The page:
New York City Housing Authority Chief Executive Officer Lisa Bova-Hiatt said, “The Induction Stove Challenge is an exciting venture for NYCHA. We are proud to be working along our state partners to not only prompt an industry to create this progressive, energy-efficient cooking system to meet the needs of our buildings’ aging infrastructure, but also to show the rest of New York, the country, and the globe, that this type of innovation is possible.”
New York City Housing Authority Chief Asset & Capital Management Officer Shaan Mavani said, “The progress being made with the Induction Stove Challenge is very exciting. Bringing this new product to market would not only further NYCHA’s sustainability goals and improve resident quality of life, but can become a model for how sustainability and other building systems innovations are driven through public-private partnerships. If we can electrify stoves using 120-Volt outlets and limited electrical upgrades, electrification and decarbonization move one step closer for our buildings.”
State Senator Kevin Parker said, “The Induction Stove Challenge is a great opportunity to encourage manufacturers to develop an accessible and affordable product that will deliver health and quality of life benefits to NYCHA residents. This innovative program demonstrates the Governor’s commitment to addressing climate change and bringing investment and clean energy solutions to environmental justice communities.”
The Induction Stove challenge is modeled after another successful State-City partnership, the Clean Heat for All Challenge, in which NYCHA, NYPA, and NYSERDA invited manufacturers to develop and produce a new electrification product to better serve multifamily buildings’ heating and cooling needs and hasten the transition to fossil-free heating sources at NYCHA campuses.
The Induction Stove program is representative of NYCHA’s Sustainability Agenda. Launched in 2021, the Housing Authority announced an ambitious recommitment to address climate change. Informed by 10 months of engagement with NYCHA residents, City agencies, community-based organizations, and technical experts, the Authority’s agenda focuses on taking a holistic approach to building renovations and community needs.
New York State’s Nation-Leading Climate Plan
New York State’s nation-leading climate agenda calls for an orderly and just transition that creates family-sustaining jobs, continues to foster a green economy across all sectors and ensures that at least 35 percent, with a goal of 40 percent, of the benefits of clean energy investments are directed to disadvantaged communities. Guided by some of the nation’s most aggressive climate and clean energy initiatives, New York is on a path to achieving a zero-emission electricity sector by 2040, including 70 percent renewable energy generation by 2030, and economywide carbon neutrality by mid-century. A cornerstone of this transition is New York’s unprecedented clean energy investments, including more than $55 billion in 145 large-scale renewable and transmission projects across the state, $6.8 billion to reduce building emissions, $3.3 billion to scale up solar, more than $1 billion for clean transportation initiatives, and over $2 billion in NY Green Bank commitments. These and other investments are supporting more than 165,000 jobs in New York’s clean energy sector in 2021 and over 3,000 percent growth in the distributed solar sector since 2011. To reduce greenhouse gas emissions and improve air quality, New York also adopted zero-emission vehicle regulations, including requiring all new passenger cars and light-duty trucks sold in the State be zero emission by 2035. Partnerships are continuing to advance New York’s climate action with nearly 400 registered and more than 100 certified Climate Smart Communities, nearly 500 Clean Energy Communities, and the State’s largest community air monitoring initiative in 10 disadvantaged communities across the state to help target air pollution and combat climate change.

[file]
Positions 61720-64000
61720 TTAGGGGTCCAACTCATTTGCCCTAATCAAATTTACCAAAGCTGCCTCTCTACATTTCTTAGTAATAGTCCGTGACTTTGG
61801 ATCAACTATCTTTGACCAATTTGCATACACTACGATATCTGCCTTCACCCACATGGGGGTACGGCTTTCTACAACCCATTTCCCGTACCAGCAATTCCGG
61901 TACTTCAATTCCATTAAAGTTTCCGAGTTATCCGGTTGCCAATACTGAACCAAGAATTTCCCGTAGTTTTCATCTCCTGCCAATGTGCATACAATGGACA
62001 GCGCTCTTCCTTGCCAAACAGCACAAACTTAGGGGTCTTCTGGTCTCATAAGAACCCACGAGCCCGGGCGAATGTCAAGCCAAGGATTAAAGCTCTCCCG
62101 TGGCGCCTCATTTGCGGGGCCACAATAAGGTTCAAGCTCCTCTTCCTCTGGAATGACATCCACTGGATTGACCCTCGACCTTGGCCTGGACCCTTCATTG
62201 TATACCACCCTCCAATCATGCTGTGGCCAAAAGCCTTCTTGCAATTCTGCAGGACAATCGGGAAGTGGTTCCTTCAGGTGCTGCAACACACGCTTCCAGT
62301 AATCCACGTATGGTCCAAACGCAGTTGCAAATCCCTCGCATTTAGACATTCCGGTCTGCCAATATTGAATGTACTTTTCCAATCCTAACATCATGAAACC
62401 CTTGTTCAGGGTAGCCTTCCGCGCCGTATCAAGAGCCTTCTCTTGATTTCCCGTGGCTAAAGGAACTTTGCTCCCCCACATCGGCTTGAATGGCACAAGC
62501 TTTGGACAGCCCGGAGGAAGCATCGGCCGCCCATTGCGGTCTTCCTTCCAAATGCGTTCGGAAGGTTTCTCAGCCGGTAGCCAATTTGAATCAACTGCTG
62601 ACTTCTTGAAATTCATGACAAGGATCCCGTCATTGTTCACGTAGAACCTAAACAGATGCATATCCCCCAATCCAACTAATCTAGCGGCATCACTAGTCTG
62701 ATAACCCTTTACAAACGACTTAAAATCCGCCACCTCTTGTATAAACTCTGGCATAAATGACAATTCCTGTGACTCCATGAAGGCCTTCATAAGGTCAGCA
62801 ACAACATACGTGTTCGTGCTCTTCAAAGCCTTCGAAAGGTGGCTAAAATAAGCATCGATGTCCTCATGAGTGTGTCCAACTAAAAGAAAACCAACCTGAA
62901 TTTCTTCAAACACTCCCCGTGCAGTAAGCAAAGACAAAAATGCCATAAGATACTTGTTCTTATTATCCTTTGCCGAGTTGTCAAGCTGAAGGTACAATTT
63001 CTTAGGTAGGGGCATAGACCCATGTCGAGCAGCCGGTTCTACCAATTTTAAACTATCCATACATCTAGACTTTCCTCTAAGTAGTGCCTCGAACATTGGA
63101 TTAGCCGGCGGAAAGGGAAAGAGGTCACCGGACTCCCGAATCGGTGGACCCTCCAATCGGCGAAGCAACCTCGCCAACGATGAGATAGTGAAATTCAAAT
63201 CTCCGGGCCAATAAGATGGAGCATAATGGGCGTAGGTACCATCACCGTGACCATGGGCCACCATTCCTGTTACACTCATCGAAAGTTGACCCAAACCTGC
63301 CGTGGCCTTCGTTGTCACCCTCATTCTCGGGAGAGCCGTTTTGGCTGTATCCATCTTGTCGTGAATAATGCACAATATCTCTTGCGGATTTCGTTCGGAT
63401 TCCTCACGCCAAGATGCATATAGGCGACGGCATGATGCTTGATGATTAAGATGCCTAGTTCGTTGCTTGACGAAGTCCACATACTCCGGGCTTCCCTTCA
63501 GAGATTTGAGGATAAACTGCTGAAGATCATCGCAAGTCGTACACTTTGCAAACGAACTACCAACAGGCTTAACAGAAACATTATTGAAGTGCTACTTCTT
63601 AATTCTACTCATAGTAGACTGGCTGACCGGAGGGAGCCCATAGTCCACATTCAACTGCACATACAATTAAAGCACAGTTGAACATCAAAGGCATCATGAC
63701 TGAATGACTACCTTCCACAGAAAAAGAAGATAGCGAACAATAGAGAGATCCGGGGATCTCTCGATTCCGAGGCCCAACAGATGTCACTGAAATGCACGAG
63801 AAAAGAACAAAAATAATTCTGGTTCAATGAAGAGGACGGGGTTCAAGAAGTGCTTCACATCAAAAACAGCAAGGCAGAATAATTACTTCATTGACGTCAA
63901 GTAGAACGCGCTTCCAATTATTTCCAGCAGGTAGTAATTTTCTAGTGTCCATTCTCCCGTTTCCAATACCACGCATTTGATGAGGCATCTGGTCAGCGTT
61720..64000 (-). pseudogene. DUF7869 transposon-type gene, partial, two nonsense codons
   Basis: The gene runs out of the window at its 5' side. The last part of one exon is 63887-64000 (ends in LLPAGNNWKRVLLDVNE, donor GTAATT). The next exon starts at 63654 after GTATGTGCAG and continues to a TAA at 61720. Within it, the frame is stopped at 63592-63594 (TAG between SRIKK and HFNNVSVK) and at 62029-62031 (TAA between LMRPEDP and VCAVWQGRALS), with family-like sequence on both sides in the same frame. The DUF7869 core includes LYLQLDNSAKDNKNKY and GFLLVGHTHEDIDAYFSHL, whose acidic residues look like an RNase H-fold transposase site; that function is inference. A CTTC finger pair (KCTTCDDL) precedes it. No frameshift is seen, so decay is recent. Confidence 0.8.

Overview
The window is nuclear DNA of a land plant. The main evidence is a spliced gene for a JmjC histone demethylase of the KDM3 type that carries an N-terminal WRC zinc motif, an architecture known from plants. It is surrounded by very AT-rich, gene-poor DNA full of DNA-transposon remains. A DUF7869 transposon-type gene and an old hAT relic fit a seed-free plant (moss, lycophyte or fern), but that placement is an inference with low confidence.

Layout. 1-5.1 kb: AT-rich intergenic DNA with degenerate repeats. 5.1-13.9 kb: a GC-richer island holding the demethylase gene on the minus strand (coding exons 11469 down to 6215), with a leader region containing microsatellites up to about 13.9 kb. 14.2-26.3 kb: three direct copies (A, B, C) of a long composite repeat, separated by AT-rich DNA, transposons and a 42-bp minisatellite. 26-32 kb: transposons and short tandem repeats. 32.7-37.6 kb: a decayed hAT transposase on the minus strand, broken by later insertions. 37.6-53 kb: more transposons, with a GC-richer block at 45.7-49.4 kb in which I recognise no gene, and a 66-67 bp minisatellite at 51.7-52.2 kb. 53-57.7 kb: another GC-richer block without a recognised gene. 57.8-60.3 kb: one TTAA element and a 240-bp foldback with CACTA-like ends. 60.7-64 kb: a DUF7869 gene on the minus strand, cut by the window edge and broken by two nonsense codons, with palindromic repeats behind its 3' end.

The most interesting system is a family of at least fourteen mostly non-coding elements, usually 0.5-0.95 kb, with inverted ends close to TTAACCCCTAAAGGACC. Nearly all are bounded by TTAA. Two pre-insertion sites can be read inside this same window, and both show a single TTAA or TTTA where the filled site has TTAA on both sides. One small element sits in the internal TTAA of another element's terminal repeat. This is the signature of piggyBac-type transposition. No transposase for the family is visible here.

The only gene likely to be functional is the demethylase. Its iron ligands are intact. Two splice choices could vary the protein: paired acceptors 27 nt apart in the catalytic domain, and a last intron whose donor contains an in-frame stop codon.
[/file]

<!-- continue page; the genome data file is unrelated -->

The New York City Housing Authority, the largest public housing authority in North America, was created in 1935 to provide decent, affordable housing for low- and moderate-income New Yorkers. NYCHA is home to 1 in 17 New Yorkers, providing affordable housing to 528,105 authorized residents through public housing and Permanent Affordability Commitment Together (PACT) programs as well as Section 8 housing. NYCHA has 177,569 apartments in 2,411 buildings across 335 conventional public housing and PACT developments. In addition, NYCHA connects residents to critical programs and services from external and internal partners, with a focus on economic opportunity, youth, seniors, and social services. With a housing stock that spans all five boroughs, NYCHA is a city within a city.
NYPA is the largest state public power organization in the nation, operating 16 generating facilities and more than 1,400 circuit-miles of transmission lines. More than 80 percent of the electricity NYPA produces is clean renewable hydropower. NYPA finances its operations through the sale of bonds and revenues earned in large part through sales of electricity. For more information visit www.nypa.gov and follow us on Twitter, Facebook, Instagram, Tumblr and LinkedIn.
NYSERDA, a public benefit corporation, offers objective information and analysis, innovative programs, technical expertise, and funding to help New Yorkers increase energy efficiency, save money, use renewable energy, and reduce reliance on fossil fuels. NYSERDA professionals work to protect the environment and create clean-energy jobs. NYSERDA has been developing partnerships to advance innovative energy solutions in New York State since 1975. To learn more about NYSERDA’s programs and funding opportunities, visit nyserda.ny.gov or follow us on Twitter, Facebook, YouTube, or Instagram.